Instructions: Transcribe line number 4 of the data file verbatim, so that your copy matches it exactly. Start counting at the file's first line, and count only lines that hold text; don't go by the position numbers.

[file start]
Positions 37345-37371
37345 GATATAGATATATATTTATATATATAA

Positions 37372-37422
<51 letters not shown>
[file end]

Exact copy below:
<51 letters not shown>